If you are unsure if you can afford the equipment or any of the associated costs, requesting an assessment or advice from an Occupational Therapist or local well-being service (local areas may have different titles for support services) will help with decision-making. It may be that another way of accessing equipment is more suitable for you.
Also consider if you can afford a service contract for more complex items of equipment. These may seem expensive at first but in the long run call out costs or replacements may prove to be costly. Some items such as hoists and slings need to be ‘LOLER’ (Lifting Operations and Lifting Equipment Regulations, 1998) checked. This is because they are used to move people mechanically and these checks are a legal requirement every six months. Others with moving parts or electrics will have a service schedule recommended by the manufacturer which is included in the instruction manual.
Before purchasing, look for a sales company that belongs to a trade association, such as the British Healthcare Trades Association (BHTA). BHTA members have signed up to a code of practice governing standards of customer service (further details are given in the Useful organisations and resources section).
Some suppliers will fit equipment, but some is sold ‘supply only’. Finding a tradesman to fit items may not be easy. There may be a local arrangement for fitting small items such as a care and repair service or Home Improvement Agency or there may be a list of ‘trusted traders’ provided. Websites such as Checkatrade provide feedback from previous customers which can help you find a reputable service provider and Trading Standards may be able to advise if there are concerns over a company you are considering using.
Equipment which is specifically designed for those with disabilities may be purchased ‘VAT free’. N.B - this is not claimed back via the personal tax system / HMRC, but during your purchase. If you have purchased something which should have been VAT free, it is not possible to claim this back from the supplier or HMRC.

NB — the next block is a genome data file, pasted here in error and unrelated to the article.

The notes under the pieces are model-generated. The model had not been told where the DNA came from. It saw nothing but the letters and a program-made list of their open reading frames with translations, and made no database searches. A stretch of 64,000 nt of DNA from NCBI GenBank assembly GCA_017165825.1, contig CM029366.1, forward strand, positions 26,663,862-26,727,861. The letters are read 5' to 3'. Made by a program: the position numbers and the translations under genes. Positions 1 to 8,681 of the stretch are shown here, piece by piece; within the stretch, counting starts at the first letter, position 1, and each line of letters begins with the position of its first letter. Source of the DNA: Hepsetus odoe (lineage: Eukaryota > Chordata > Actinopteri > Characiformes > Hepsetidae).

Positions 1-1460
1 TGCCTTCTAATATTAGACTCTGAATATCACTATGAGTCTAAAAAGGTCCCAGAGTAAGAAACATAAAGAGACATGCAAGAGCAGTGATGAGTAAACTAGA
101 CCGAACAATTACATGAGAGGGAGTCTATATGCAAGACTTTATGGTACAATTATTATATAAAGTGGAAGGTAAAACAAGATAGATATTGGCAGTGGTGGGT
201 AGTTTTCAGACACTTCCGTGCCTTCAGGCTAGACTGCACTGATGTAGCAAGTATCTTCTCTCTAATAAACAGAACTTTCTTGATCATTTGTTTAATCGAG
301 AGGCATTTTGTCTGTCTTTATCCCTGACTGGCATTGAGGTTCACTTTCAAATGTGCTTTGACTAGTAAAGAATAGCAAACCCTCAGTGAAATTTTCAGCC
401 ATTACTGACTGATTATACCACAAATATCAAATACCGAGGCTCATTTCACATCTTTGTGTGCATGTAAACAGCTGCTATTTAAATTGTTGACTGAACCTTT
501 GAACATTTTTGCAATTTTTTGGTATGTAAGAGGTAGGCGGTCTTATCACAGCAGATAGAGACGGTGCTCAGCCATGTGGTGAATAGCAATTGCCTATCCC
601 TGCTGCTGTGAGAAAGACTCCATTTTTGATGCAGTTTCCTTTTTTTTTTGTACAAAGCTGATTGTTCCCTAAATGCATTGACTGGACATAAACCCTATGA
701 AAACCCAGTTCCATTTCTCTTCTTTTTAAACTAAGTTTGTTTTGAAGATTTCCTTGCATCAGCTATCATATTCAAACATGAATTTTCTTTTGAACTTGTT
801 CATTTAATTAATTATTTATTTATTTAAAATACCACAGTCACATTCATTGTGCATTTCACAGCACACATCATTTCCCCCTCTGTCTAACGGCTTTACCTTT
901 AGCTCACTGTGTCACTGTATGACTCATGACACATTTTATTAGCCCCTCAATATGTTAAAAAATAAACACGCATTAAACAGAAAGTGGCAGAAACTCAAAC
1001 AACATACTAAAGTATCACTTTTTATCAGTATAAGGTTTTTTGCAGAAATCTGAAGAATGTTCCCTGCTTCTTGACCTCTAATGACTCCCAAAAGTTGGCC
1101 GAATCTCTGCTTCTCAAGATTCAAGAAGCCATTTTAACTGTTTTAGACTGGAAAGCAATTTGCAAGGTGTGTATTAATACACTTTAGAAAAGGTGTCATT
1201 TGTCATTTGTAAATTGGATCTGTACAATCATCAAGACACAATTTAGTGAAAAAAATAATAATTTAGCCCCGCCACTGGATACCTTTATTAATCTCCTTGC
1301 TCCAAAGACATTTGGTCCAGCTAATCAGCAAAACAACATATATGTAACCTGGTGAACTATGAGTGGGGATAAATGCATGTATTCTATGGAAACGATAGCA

Equipment suppliers may have the VAT exemption form on their website or you can download a general form from the GOV.UK website. You will need to fill in a form for each supplier you use, but you will only need to do this for the first purchase with them.
A local authority Disabled Facilities Grant, often referred to as a DFG, may be available for essential home adaptations for you as a disabled person, if they are deemed ‘necessary to meet your needs’ and the work is ‘reasonable and practical’. This can include extensions and structural work to accommodate fixed hoists, stairlifts, downstairs bathrooms, shower units etc. If this type of adaptation is needed, a local occupational therapist will come to assess your needs and then contact the relevant council departments. The occupational therapist’s recommendations are taken as evidence that the work proposed is appropriate and meets all the requirements for funding.
Disability Rights UK have some very comprehensive online information about DFGs and other housing grants.
DFGs operate across England, Wales and Northern Ireland. Conditions for DFGs will vary according to the country in which you live. For details of schemes in Scotland see Disability Information Scotland and Scottish Government (2009) Help with adaptations to your home: A guide for disabled people in private housing in Scotland. Edinburgh: Scottish Government.
Please note that you may not receive any grant if you start work on your property before the council approves your application.
If you do not have the funds to buy equipment it may be possible to request support from a charity. They will usually have criteria which they will apply, and most will not consider equipment which should be provided by the NHS or Social Services.
Some charities will only consider requests which are supported by an involved professional, usually an occupational therapist, physiotherapist or a nurse. This may require them to be present during the assessment for an item of equipment. This is to ensure that the equipment is appropriate and will not have an impact on planned treatment or rehabilitation programmes.